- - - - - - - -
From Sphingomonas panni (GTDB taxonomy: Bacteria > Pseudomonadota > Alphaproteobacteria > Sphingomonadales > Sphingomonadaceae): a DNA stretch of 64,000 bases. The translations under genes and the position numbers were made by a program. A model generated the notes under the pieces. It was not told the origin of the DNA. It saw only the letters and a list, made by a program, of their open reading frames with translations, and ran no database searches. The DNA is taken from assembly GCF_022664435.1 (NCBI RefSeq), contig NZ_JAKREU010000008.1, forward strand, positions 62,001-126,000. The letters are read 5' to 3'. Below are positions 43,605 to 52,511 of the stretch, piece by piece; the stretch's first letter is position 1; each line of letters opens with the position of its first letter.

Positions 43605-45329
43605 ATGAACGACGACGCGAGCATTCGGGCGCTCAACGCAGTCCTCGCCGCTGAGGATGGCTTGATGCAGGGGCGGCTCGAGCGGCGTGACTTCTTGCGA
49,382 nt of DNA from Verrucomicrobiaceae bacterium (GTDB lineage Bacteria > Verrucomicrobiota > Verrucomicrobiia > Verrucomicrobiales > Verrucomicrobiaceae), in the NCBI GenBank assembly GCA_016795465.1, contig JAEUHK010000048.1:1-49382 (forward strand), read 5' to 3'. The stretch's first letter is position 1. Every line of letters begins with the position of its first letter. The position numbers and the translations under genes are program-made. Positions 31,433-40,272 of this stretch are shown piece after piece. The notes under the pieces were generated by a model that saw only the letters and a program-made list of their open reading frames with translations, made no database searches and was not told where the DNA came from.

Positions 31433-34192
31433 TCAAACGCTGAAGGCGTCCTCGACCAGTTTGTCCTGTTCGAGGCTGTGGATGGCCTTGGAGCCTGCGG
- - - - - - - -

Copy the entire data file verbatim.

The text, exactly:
From Sphingomonas panni (GTDB taxonomy: Bacteria > Pseudomonadota > Alphaproteobacteria > Sphingomonadales > Sphingomonadaceae): a DNA stretch of 64,000 bases. The translations under genes and the position numbers were made by a program. A model generated the notes under the pieces. It was not told the origin of the DNA. It saw only the letters and a list, made by a program, of their open reading frames with translations, and ran no database searches. The DNA is taken from assembly GCF_022664435.1 (NCBI RefSeq), contig NZ_JAKREU010000008.1, forward strand, positions 62,001-126,000. The letters are read 5' to 3'. Below are positions 43,605 to 52,511 of the stretch, piece by piece; the stretch's first letter is position 1; each line of letters opens with the position of its first letter.

Positions 43605-45329
43605 ATGAACGACGACGCGAGCATTCGGGCGCTCAACGCAGTCCTCGCCGCTGAGGATGGCTTGATGCAGGGGCGGCTCGAGCGGCGTGACTTCTTGCGA
49,382 nt of DNA from Verrucomicrobiaceae bacterium (GTDB lineage Bacteria > Verrucomicrobiota > Verrucomicrobiia > Verrucomicrobiales > Verrucomicrobiaceae), in the NCBI GenBank assembly GCA_016795465.1, contig JAEUHK010000048.1:1-49382 (forward strand), read 5' to 3'. The stretch's first letter is position 1. Every line of letters begins with the position of its first letter. The position numbers and the translations under genes are program-made. Positions 31,433-40,272 of this stretch are shown piece after piece. The notes under the pieces were generated by a model that saw only the letters and a program-made list of their open reading frames with translations, made no database searches and was not told where the DNA came from.

Positions 31433-34192
31433 TCAAACGCTGAAGGCGTCCTCGACCAGTTTGTCCTGTTCGAGGCTGTGGATGGCCTTGGAGCCTGCGG